The home side were just operating at a different level throughout the game, as their pace and movement had Rangers stretched all over the park, but it took Devon until the 24th minute to take the lead when Darren Creaven fired them ahead.

Aaron Conway very quickly added a second with the aid of a deflection, before Shane Concannon set up Timmy Molloy to make it three. Two minutes from the break, a Molloy pass allowed Creaven beat the off-side trap to lob the advancing Derek Griffin to leave it 4-0 at the interval.

Rangers were struggling to get any sort of forward momentum and in their only opportunities of note, two free-kicks from outside the box by Mark Wynne were comfortably gathered by Arek Mamala.

For more, read this week’s Galway City Tribune.

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Galway City businesses determined to weather lockdown storm

Stephen Corrigan



From this week’s Galway City Tribune – Despite devastation for city businesses this week amid a return to lockdown, many remain determined to weather the storm – and with the Council’s approval this week of additional measures to entice people to the city centre when restrictions ease, there is a hope that a good Christmas could save them.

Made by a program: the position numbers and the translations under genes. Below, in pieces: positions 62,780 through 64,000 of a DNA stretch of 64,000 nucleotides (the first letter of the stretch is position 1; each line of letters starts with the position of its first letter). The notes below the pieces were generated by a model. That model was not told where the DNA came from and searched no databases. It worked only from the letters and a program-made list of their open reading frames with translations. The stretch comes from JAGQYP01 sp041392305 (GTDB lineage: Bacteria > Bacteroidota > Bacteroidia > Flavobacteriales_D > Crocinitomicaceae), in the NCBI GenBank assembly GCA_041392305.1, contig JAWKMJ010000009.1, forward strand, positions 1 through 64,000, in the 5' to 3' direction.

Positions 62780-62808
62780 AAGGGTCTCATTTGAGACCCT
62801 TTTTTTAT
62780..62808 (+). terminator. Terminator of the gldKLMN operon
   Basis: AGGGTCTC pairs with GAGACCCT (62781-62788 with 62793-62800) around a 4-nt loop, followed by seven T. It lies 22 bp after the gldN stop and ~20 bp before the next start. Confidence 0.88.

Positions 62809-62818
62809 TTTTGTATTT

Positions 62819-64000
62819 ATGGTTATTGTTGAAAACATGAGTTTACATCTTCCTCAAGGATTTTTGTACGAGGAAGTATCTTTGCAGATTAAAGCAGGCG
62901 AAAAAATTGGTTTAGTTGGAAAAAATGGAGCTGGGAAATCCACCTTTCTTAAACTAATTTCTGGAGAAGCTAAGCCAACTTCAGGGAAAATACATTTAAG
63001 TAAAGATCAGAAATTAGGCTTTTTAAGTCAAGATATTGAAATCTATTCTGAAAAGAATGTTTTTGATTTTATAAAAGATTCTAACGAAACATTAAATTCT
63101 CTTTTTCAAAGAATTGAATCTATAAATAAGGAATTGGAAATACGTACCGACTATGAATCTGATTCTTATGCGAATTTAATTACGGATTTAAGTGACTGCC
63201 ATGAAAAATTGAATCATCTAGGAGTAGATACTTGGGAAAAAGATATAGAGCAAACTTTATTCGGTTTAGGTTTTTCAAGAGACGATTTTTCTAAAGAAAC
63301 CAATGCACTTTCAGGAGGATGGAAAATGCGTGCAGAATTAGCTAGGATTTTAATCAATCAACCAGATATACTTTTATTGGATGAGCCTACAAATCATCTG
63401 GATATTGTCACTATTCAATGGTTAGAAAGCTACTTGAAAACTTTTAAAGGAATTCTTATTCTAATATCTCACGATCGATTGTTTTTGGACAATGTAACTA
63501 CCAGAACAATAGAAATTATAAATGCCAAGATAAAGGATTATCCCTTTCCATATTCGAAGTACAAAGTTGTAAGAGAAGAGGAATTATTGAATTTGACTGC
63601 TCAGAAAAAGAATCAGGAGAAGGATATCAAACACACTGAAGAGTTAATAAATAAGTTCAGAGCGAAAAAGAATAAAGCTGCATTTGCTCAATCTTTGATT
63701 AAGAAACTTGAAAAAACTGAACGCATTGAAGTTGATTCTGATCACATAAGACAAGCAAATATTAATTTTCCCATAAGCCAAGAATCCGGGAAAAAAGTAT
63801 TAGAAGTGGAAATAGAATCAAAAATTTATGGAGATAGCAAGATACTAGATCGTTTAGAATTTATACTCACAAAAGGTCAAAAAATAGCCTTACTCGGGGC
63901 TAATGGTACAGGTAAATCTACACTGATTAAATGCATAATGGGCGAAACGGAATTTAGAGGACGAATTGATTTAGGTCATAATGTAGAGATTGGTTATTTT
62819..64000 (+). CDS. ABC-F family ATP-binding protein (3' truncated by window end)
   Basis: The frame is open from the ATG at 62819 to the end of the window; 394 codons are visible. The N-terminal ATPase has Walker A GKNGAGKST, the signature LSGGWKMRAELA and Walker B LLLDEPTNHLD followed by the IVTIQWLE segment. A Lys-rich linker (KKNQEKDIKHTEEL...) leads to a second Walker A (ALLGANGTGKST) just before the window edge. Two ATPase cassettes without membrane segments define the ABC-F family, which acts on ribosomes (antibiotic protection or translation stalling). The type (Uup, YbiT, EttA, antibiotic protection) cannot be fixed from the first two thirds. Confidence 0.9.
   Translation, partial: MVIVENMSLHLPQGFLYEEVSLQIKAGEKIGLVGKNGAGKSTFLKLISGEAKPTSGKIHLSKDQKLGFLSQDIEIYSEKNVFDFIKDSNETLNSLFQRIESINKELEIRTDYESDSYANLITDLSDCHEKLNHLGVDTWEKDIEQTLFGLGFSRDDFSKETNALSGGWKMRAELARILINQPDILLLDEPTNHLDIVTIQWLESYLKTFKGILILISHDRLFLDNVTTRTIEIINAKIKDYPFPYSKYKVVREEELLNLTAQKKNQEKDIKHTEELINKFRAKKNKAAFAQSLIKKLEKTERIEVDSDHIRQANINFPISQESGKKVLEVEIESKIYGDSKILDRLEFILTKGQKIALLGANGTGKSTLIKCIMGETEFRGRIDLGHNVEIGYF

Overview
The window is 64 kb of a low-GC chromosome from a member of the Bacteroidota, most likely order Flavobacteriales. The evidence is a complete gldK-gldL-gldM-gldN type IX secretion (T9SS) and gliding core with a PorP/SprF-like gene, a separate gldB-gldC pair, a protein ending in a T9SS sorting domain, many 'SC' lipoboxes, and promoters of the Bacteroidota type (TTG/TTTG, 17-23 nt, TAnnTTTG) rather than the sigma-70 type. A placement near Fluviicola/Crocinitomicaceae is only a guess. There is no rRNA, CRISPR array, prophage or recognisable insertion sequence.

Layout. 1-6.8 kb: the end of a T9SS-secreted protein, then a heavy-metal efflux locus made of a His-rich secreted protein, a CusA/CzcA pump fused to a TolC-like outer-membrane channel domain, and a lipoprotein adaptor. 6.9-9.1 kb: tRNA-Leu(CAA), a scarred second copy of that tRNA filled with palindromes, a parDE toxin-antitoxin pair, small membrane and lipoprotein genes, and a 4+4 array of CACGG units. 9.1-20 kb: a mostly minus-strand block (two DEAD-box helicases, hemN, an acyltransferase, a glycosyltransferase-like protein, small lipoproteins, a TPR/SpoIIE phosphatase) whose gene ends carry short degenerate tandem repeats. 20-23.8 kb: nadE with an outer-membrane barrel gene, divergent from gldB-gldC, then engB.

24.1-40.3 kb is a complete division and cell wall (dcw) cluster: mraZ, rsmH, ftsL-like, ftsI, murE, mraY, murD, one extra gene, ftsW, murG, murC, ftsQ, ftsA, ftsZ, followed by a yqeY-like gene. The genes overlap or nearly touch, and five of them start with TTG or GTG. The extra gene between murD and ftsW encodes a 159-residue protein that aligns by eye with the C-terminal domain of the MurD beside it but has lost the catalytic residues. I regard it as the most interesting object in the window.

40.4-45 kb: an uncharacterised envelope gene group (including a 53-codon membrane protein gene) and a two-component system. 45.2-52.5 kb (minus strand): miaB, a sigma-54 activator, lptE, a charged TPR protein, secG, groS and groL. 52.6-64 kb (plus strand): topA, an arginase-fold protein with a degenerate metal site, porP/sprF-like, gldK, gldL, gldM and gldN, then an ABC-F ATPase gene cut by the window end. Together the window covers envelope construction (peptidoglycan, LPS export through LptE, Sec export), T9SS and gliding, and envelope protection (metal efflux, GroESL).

Level 5 restrictions which came into force on yesterday (Thursday) have forced ‘unessential’ retailers to close their doors once again in an attempt by Government to get a handle on spiralling numbers of Covid-19.

And while those affected, mainly in the retail and hospitality sectors, are facing huge challenges to keep their heads above water, they had to remain positive that all was not lost if coronavirus could be got under control over the next six weeks.

Anthony Ryan, of the Galway City Business Association, said that while closing their clothes shops had been hugely disappointing, he had to remain optimistic.

“We just have to stay going and remain positive. Our clothes division is non-essential so that is temporarily closed, in line with the Government guidelines. Items necessary for households are essential so that means our home store remains open.

“Business had recovered quite well by September, but once Level 3 was introduced, there was a big fall off for everybody,” he told the Galway City Tribune.

Many businesses, including his own, had made huge strives to improve their online offering in recent months and it was his hope that people would continue to support local when they shopped online, even if they couldn’t get in to the physical stores.